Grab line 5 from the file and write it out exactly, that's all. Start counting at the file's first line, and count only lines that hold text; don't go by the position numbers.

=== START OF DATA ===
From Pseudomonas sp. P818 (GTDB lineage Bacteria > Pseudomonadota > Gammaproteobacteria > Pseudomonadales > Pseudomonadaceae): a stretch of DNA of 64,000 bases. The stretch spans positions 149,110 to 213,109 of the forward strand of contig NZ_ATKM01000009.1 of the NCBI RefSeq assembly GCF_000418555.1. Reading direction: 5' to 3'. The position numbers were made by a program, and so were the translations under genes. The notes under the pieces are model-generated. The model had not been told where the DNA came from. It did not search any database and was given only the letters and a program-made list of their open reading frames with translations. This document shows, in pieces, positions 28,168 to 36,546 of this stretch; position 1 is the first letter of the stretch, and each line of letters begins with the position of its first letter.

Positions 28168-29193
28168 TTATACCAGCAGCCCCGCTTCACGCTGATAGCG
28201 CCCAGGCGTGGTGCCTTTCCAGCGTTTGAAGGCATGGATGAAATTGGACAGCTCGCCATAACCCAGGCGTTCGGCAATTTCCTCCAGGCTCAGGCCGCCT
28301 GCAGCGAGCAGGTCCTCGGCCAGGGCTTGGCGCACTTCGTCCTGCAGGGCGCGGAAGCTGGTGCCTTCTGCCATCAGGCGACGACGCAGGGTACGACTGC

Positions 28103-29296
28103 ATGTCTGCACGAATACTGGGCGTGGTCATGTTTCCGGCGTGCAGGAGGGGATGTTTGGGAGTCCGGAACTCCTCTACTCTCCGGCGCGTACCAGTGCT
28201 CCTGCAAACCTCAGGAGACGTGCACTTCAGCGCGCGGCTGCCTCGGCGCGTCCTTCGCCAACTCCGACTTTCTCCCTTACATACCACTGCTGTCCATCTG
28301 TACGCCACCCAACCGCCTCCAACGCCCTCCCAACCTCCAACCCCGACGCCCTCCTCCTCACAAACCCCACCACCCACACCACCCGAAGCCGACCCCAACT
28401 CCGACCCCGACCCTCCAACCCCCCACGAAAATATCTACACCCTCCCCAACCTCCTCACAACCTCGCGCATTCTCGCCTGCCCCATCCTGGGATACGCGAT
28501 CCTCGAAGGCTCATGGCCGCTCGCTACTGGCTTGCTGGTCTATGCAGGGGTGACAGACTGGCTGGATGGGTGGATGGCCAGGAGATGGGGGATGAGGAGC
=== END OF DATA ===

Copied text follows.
28301 GCAGCGAGCAGGTCCTCGGCCAGGGCTTGGCGCACTTCGTCCTGCAGGGCGCGGAAGCTGGTGCCTTCTGCCATCAGGCGACGACGCAGGGTACGACTGC